Amenities vary from household to household. Maybe you’re able to advertise a pool and luxury outdoor living space − especially if your location isn’t in the heart of the city where your guests will likely explore. Plus you can charge a little more for these indulgences.  

For the rest of us, all you really need is a welcoming and clean environment and a well-equipped abode for a pleasant stay, including inviting displays of maps and brochures of the local area. Thoughtful care of the basics can go a long way to secure good reviews and repeat business.

Here’s an inclusive five-star list for your renters:

  • at least two towels, hand towels and washcloths per guest, including beach towels if you have a pool
  • extra blankets, sheets, pillow protectors and mattress pads
  • ironing board and iron
  • ample dishes, silverware, tea towels, pots and pans
  • a microwave oven and potholders
  • coffee maker, teapot, and toaster
  • basic seasonings and food items, such as sugar, salt, butter
  • cleaning supplies, hand soap, dishwashing liquid, all-purpose cleaners and disinfectants
  • basic toiletries: toilet paper, paper towels, tissues, and hair-blower
  • first-aid kit, fire extinguisher, functioning smoke detectors and carbon monoxide alarms
  • all remotes for television and other devices
  • trashcan liners
  • stand-alone fans, if no air-conditioning
  • extra lightbulbs; flameless candles and lanterns in case of blackout.

If you’re a bit outside the city and want your guests to feel special, consider stocking your guests with staples, such as coffee, milk, juice or cereal, and maybe a welcoming fruit-and-sweets basket.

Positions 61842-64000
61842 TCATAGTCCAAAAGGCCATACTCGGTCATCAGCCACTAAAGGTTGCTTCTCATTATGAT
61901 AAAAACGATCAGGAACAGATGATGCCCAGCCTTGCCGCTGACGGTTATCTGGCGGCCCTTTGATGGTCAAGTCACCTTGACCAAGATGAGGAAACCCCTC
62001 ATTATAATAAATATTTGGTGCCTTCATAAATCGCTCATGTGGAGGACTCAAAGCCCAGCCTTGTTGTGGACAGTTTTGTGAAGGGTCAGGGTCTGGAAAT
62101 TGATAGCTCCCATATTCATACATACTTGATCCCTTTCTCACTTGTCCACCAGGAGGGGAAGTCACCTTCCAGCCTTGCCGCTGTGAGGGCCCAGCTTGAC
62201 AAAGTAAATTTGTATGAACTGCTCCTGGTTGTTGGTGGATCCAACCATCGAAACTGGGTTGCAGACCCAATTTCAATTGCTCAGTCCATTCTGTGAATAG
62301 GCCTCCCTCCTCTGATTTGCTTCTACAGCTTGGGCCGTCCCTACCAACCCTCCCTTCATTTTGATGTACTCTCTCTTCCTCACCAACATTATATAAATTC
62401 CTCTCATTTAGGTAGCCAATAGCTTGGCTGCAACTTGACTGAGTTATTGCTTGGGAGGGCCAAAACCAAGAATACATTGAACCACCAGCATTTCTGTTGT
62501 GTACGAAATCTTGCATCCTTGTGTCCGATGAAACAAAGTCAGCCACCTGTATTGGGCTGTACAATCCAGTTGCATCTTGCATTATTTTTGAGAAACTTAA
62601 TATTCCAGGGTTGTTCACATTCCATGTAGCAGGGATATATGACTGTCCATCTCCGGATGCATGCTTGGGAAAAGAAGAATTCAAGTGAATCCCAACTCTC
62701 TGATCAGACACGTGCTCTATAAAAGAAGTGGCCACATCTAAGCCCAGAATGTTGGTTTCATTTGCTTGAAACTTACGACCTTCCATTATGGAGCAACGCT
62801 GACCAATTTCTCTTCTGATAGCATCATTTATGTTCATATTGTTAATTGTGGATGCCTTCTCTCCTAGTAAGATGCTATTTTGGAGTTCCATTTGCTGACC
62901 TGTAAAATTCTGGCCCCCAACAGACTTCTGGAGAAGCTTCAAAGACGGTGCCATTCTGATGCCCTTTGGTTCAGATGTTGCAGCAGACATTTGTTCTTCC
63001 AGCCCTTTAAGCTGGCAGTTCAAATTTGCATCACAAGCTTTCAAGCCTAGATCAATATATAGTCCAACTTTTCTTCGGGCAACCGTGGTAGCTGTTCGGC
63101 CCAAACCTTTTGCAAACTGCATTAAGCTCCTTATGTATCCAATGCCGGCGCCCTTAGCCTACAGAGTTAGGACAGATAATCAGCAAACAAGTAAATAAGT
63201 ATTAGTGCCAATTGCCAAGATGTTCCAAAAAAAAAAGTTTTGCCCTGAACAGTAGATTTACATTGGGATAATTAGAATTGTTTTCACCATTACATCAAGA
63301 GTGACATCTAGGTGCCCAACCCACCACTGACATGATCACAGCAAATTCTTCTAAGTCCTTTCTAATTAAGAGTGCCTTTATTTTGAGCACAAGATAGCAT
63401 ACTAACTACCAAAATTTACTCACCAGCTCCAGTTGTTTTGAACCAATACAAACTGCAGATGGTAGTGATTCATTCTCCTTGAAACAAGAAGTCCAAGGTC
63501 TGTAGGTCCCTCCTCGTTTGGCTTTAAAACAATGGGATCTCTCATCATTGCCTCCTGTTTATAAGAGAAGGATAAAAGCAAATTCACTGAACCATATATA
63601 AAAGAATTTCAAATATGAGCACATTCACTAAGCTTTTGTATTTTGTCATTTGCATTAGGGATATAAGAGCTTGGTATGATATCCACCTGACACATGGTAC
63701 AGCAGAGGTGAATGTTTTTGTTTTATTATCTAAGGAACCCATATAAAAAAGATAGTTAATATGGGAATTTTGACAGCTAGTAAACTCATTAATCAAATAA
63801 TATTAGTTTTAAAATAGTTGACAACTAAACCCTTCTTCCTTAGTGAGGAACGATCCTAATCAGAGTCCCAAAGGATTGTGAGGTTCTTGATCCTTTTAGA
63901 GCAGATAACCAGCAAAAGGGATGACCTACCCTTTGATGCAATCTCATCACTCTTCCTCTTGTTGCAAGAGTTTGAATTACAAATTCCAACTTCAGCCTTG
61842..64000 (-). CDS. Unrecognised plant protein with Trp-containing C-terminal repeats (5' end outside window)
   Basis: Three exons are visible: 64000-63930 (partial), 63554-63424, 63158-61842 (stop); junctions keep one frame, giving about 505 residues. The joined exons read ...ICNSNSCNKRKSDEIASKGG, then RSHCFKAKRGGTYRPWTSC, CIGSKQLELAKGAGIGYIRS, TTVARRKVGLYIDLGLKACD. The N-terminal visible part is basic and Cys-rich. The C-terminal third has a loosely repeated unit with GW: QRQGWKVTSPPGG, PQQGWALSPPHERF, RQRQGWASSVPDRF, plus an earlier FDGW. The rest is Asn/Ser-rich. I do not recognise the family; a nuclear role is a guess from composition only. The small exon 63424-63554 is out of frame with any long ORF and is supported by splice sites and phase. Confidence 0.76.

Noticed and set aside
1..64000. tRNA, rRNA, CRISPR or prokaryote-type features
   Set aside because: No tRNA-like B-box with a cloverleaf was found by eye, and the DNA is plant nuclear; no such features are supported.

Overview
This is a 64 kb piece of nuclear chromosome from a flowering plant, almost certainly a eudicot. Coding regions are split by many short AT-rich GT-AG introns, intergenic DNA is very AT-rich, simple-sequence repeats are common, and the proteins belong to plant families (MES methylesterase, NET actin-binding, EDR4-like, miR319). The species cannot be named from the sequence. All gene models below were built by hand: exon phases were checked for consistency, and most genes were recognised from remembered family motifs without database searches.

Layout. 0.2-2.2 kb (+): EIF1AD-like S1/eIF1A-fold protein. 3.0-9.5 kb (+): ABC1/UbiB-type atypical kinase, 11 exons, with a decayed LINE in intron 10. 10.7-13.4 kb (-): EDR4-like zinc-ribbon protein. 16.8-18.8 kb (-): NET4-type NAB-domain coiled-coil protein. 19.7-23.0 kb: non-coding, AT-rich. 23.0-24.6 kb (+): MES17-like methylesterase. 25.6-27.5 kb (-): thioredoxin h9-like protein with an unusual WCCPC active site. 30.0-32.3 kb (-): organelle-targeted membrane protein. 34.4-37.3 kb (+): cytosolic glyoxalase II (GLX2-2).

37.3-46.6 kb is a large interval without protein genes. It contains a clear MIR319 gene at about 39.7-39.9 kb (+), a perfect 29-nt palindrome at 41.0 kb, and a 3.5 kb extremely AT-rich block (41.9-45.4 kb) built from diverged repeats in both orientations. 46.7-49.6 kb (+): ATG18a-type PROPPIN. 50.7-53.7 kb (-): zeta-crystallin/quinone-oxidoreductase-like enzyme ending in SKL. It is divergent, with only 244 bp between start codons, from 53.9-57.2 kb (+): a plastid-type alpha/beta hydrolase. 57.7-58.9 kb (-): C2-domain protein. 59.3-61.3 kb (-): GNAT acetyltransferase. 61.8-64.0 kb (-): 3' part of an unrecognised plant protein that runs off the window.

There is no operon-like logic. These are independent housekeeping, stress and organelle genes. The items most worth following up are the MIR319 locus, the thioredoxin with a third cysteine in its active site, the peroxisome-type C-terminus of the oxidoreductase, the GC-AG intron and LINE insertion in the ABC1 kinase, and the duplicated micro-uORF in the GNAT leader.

Some hosts leave bottles of wine, but you never know who needs to abstain, so let your guests bring their own.

Guests often want to relax at night. There’s nothing like a good DVD or book to curl up to, and board games and cards are always a hit. The WOW factor can also be as simple as a shiny BBQ on the patio, or a commercial-free video-screening subscription.

Good communication makes good tenants

Not everyone is tech savvy, so do include easy-to-read instructions on how to operate all the remote controls for the electronics, appliances, and security system. When is trash and recycling day? Let them know. Among your info of local haunts and restaurants, include the closest grocery store, gas station, public transportation, hospital or medical walk-in.

Make large and visible all your contact info and emergency contacts. This practice is necessary and discourages guests from pounding on your neighbour’s door when they need you.

As part of good communication practices, house rules provide clarity. What’s your take on these three typical questions?

  • Is smoking is allowed? If so, where?
  • Can your guests have parties? Noise bylaws?
  • Are pets allowed?

Adherence to these five tips will ensure points of pride for yourself as host and a tremendous staycation-within-a-vacation for your guests!

Zoocasa is a real estate brokerage based in Toronto.

Sheila O’Hearn is a freelance and creative writer, and has worn many hats throughout her career, from general staff reporter to magazine editor. She has a keen interest in business entrepreneurship and currently writes for several outlets. Visit her at LinkedIn for more info.